"It feels like we’ve pulled the curtain on years of denial and wishful thinking and we’re staring at some very difficult truths, some that people always knew and some that they never knew or were denying. There’s a lot of blood in the streets. Some of it’s too bad but some of it is entirely necessary.”

    The UCI announced they would initiate plans for a commission after USADA released their reasoned decision in relation to their case against Lance Armstrong. The former rider was stripped of his seven Tour wins – the UCI later ratified this – but the case has had far-reaching effects. Rabobank announced they were leaving the sport and a number of riders and staff from the professional peloton have found themselves on the end of bans or dismissals.

    “This is our opportunity for all the interested parties and stakeholders,” Ellis continued. This is our chance to rebuild the sport that retains the beautiful aspects, to present a business model that can be operated and to win back the fans. I don't think we have a second chance, this is our chance.

    “If it’s a truly independent commission with authority to look into things, then that’s a great step and what a lot of people are calling for....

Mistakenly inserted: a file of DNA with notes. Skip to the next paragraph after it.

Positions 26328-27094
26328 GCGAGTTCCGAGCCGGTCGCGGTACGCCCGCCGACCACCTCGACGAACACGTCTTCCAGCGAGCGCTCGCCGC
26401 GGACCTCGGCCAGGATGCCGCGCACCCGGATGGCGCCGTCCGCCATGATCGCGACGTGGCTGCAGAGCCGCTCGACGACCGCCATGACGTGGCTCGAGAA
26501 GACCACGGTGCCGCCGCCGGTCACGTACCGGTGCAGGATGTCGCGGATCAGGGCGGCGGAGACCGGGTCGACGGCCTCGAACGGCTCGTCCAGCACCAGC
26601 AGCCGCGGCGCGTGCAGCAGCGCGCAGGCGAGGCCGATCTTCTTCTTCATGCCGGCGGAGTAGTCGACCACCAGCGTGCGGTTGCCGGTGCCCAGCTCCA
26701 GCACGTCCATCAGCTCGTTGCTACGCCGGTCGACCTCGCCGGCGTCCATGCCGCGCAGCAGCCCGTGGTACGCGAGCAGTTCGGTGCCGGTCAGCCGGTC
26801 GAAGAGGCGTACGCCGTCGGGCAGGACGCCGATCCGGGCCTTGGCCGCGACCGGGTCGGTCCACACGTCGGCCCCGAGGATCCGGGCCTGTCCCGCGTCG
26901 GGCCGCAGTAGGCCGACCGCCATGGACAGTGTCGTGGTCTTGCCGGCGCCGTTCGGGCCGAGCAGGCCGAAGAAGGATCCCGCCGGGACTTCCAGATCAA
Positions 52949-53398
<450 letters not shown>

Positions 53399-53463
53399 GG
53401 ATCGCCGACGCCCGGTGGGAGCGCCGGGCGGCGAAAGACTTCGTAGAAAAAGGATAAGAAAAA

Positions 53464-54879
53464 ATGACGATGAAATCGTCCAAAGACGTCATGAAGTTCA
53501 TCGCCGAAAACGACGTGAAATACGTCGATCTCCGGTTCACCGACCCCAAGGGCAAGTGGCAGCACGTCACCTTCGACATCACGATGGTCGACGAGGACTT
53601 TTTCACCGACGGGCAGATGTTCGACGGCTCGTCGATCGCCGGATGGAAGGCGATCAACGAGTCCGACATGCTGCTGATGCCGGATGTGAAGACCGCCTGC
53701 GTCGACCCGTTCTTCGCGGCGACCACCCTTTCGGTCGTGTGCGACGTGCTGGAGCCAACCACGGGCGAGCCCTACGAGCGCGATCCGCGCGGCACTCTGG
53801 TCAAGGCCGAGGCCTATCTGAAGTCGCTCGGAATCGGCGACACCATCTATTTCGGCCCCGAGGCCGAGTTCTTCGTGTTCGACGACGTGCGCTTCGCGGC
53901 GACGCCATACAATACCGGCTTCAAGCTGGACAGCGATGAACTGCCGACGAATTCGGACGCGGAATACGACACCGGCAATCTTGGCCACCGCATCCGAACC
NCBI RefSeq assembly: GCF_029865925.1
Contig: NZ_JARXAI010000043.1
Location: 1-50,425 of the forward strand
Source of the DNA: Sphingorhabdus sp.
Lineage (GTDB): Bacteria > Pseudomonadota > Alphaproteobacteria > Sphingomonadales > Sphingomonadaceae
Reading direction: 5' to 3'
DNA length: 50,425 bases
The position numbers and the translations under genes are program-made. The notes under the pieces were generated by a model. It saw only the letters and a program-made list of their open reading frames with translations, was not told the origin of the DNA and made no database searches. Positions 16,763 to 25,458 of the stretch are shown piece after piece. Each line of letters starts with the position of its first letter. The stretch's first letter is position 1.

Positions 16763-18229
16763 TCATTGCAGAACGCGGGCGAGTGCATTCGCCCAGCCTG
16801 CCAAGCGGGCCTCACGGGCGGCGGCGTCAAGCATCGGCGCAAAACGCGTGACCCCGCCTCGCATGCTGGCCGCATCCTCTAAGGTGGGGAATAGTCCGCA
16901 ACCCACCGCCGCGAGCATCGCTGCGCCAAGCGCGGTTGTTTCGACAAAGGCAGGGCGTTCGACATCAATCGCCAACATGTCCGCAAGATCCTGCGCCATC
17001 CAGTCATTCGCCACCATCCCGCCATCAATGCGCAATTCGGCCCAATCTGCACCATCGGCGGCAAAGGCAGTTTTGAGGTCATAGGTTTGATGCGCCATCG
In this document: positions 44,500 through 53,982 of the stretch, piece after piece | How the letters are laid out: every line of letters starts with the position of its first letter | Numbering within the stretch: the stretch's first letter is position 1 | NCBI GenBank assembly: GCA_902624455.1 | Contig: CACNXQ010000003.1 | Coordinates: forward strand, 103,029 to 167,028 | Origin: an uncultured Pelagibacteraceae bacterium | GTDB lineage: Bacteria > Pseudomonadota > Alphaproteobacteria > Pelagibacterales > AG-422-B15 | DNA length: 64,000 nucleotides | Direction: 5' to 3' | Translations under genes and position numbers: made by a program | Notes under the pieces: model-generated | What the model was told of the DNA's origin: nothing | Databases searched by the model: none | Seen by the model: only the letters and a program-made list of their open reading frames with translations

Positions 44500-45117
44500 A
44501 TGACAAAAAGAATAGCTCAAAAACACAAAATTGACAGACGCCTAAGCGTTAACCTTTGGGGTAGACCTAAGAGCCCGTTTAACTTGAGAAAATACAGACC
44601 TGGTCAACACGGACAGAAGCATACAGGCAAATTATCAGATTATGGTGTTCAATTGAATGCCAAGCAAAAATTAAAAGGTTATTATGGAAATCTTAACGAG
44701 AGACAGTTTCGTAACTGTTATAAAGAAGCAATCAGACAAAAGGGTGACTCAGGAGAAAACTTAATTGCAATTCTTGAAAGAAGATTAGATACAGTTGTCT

• Pinotti calls for greater financial penalties for doping offences

    Marco Pinotti brings a wealth of experience to the Italian camp.
    Article published:
    October 29, 2012, 11:34 GMT
    Cycling News

    Italian reacts to manifesto for credible cycling

    Marco Pinotti (BMC) has said that the financial penalties for doping need to outweigh the potential benefits if it is to be eradicated from cycling. The Italian also welcomed the simultaneous publication of a manifesto for credible cycling by five European newspapers on Saturday, but he stressed that good intentions needed to be followed by firm action.

    In particular, Pinotti cited the section of the manifesto that recommends teams do “not sign for a further two years any athletes suspended for more than six months,” noting that such an agreement already existed at ProTour level and was quickly forgotten once Liquigas signed Ivan Basso in 2008.

    “A solution won’t come just from good proposals, they need to be respected too,” Pinotti told Gazzetta dello Sport. “I’ll give you an example. When you say that teams must wait another two years before signing riders who have been suspended for more than six months, it’s very similar to what was the Ethical Code, which coincidentally was broken in Italy by Liquigas when they signed Basso.”

    The same clause of the manifesto calls vaguely for “more severe penalties” for doping cases, but Pinotti has a more specific idea about a deterrent.

    “Above all, doping needs to be made unviable from an economic point of view,” he said. “A legally sustainable solution needs to be found so that there is a much higher financial penalty than the current one, and then whoever doesn’t honour it isn’t allowed to come back to racing.

    “Today, the economic benefits often outweigh the risks enormously. If a...